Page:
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Why Breastfeeding Moms Should Love Avocados

There are a variety of reasons that breastfeeding and avocados are a great pair.

What food is delicious, nutritious, and so versatile that it can be eaten plain, combined with just about anything else, and enjoyed by a breastfeeding mom or her older infant or toddler? Avocados and breastfeeding may not be the first thing that come to mind, but I can think of plenty of reasons why breastfeeding moms should love avocados.

Avocados are exceptionally nutritious

In our recent podcast interview, registered dietitian and author Allison Childress claims that avocados are “almost a superfood.” She explains that the fats in avocados are a superb source of nutrition for brain growth and eye health. And, avocados are very high in potassium, water soluble vitamins C and B1, and fat-soluble vitamins A, E, and K.

One avocado can contain almost 15 percent of the daily recommended potassium intake. In contrast, you’d need to eat 1½ large bananas (.73 grams) or 2 small bananas (.72 grams) to get that much potassium. And, unquestionably, potassium is important for heart health.

Avocados are a good source of fiber

Wishing that you had a little more regularity with bowel movements after having your baby? (You’re in good company, trust me!) Someone has probably suggested you eat prunes. But have you thought about avocados?

Avocados are high in fiber; 100 grams of avocado contains 7 grams of fiber. In addition to helping achieve intestinal regularity, the fiber helps to stave off satiety. Adding a half of a Hass avocado at lunch can improve satiety.

Avocados might help you lose weight

Seemingly every new mother wants to lose her “baby weight.” Some suggest that breastfeeding will help with that. But who remembers to suggest that the avocado can help you to lose weight? It can, because of it contains monosaturated fats.

However, a word of caution. Avocados are also high in calories. So don’t overdo it.

Avocados are versatile

You can serve avocados plain; just slice them up. Or, you can use them as part of a sweet OR a savory dish. Yes, avocados are a fruit (not a vegetable) that are part of the berry family. In her book with Dr. Allison Childress, Chef Aurora Satler gives numerous recipes that busy breastfeeding mothers can use for themselves, or for their children.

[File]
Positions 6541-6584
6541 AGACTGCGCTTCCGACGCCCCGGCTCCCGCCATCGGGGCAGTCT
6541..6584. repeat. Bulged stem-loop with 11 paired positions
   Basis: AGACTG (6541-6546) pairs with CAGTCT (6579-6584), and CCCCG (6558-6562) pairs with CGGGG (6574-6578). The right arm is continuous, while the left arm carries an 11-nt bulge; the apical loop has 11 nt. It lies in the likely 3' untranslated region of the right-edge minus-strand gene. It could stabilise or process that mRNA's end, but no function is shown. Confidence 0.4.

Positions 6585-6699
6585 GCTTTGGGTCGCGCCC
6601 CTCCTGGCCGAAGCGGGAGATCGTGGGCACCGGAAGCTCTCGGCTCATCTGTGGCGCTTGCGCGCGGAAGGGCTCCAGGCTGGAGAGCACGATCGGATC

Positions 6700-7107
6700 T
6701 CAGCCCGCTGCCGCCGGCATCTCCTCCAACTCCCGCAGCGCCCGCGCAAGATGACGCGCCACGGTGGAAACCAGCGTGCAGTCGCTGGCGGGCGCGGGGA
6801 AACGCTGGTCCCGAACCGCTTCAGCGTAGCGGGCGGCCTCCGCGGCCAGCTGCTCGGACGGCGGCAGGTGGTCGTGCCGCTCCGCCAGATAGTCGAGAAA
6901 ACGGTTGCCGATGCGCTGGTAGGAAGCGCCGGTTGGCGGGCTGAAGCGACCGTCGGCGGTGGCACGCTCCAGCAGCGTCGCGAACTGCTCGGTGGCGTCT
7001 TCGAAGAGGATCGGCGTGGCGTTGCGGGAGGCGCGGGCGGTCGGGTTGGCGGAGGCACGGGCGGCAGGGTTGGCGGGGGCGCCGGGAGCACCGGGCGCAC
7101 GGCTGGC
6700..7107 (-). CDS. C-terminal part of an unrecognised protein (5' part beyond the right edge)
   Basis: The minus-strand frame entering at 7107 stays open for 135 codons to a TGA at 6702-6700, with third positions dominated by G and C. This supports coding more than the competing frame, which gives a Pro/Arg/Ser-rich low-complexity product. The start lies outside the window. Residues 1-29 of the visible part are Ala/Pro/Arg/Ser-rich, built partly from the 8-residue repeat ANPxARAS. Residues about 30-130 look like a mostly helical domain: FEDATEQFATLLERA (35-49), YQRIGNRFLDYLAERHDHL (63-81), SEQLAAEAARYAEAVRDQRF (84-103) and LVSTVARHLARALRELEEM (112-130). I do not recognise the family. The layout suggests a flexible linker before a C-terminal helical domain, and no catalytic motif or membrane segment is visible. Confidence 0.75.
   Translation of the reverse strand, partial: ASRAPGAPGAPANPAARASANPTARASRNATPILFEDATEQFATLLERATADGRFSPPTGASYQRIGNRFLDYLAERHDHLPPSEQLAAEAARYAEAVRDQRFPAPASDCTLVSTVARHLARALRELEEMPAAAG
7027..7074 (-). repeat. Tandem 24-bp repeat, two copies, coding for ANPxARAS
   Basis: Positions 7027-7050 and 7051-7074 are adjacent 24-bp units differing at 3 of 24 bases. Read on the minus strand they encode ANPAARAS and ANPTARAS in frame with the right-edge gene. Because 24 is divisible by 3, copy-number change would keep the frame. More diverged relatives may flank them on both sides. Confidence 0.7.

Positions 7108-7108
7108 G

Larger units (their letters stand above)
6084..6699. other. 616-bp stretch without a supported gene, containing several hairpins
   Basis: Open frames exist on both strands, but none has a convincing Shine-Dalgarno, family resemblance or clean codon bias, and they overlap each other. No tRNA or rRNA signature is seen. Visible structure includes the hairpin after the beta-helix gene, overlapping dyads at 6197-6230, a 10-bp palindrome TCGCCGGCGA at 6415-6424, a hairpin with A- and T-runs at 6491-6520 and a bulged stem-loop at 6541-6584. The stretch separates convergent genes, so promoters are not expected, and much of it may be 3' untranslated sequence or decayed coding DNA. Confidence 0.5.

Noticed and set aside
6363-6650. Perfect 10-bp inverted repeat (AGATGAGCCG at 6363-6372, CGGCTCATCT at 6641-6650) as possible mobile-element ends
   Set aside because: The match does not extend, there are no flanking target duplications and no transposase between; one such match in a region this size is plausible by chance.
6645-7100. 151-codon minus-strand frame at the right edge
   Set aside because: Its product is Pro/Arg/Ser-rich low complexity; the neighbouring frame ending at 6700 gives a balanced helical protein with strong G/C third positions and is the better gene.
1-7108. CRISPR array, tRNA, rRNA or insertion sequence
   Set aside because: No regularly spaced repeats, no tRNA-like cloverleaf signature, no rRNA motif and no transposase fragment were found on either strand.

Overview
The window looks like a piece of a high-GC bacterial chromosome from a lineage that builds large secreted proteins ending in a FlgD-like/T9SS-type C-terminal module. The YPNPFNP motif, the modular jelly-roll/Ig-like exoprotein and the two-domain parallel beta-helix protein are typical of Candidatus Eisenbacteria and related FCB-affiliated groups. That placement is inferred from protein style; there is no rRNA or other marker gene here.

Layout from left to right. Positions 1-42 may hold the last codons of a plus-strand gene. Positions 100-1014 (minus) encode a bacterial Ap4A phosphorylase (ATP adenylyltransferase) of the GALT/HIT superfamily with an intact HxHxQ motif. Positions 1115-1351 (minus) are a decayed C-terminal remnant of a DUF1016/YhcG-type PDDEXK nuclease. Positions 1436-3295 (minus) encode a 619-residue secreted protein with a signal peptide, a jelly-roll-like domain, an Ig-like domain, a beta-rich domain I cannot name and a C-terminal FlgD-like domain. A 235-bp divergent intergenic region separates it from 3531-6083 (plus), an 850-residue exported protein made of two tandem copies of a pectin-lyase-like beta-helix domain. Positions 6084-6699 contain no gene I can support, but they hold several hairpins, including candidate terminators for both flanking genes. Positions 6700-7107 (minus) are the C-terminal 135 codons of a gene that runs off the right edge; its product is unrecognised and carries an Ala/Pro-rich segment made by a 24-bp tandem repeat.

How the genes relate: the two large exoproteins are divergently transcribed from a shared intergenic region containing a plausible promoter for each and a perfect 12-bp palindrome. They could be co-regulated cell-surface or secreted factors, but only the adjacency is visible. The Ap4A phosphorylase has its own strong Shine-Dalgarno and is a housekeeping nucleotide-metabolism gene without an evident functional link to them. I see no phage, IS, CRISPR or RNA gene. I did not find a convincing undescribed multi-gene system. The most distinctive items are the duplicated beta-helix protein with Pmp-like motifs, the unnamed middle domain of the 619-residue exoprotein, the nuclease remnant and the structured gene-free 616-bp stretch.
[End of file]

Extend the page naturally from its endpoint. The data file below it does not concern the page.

Soups, salads, smoothies, dips, desserts, you name it, the avocado can be in it!

Infants and young children love avocados

I usually suggest that parents put a little piece of avocado on their end of their finger, and let the baby eat it that way, rather than from a spoon. Its creamy texture is easy for the baby who has few teeth, and they tend to take it very cheerfully.

The avocado has eye appeal, a full flavor, and is easy to digest. What’s not to like?

Avocados can be part of your beauty routine

Avocados are high in vitamin C, which helps to reduce skin inflammation, soothe dry skin, and promote wound healing (okay, it’s not “beauty” but your episiotomy is a wound!) And, avocado oil might boost collagen production which reduces signs of aging. (That benefit is based on rats who consumed the avocado oil, but it is worth considering!)

A few small downsides

You’re worried that they will become discolored quickly? Right, that’s a possibility. However, if you douse them with a little lemon juice, you can keep them a bit longer (And some say the acid in vinegar will do the same job, but I’ve honestly never tried that.) I’ve also frozen avocados. They’re a berry, right? And we all know how well berries freeze.

Allergies are a distinct possibility. So yes, I do warn parents about that.

However, any child (or any adult, for that matter!) can develop an allergic reaction to any food. So don’t base your decisions on what might happen.

Benefits outweigh cost

If you live on the east coast, you know how expensive avocados can be. But when you think about the many benefits that avocados offer for yourself or your breastfeeding infant or toddler, you might think it’s worth it.

Have any of your tried any of the recipes (especially the avocado recipes) in The The Ultimate New Mom’s Cookbook from Satler and Childress? Tell me in the comments below!

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  3. d

    plenty of more affordable and less water-intensive vegetables, fruits, and legumes offer high levels of potassium at a far more affordable cost.

    It takes 70L of water to produce one avocado, and avocado farmers certainly use fertilizer to increase yields. This page feels like you’ve been sponsored, knowing how many people in America cannot afford food like this.

    • Marie Biancuzzo

      To be clear, I do not accept ANY sponsorship for this post or any other. I made a point around the many nutritional benefits, not just potassium. And, the versatility, aesthetic value, convenience and more in the avocado. I think most readers would agree that the content is congruent with the title of the post. There was no intention to address costs of potassium-rich alternatives.

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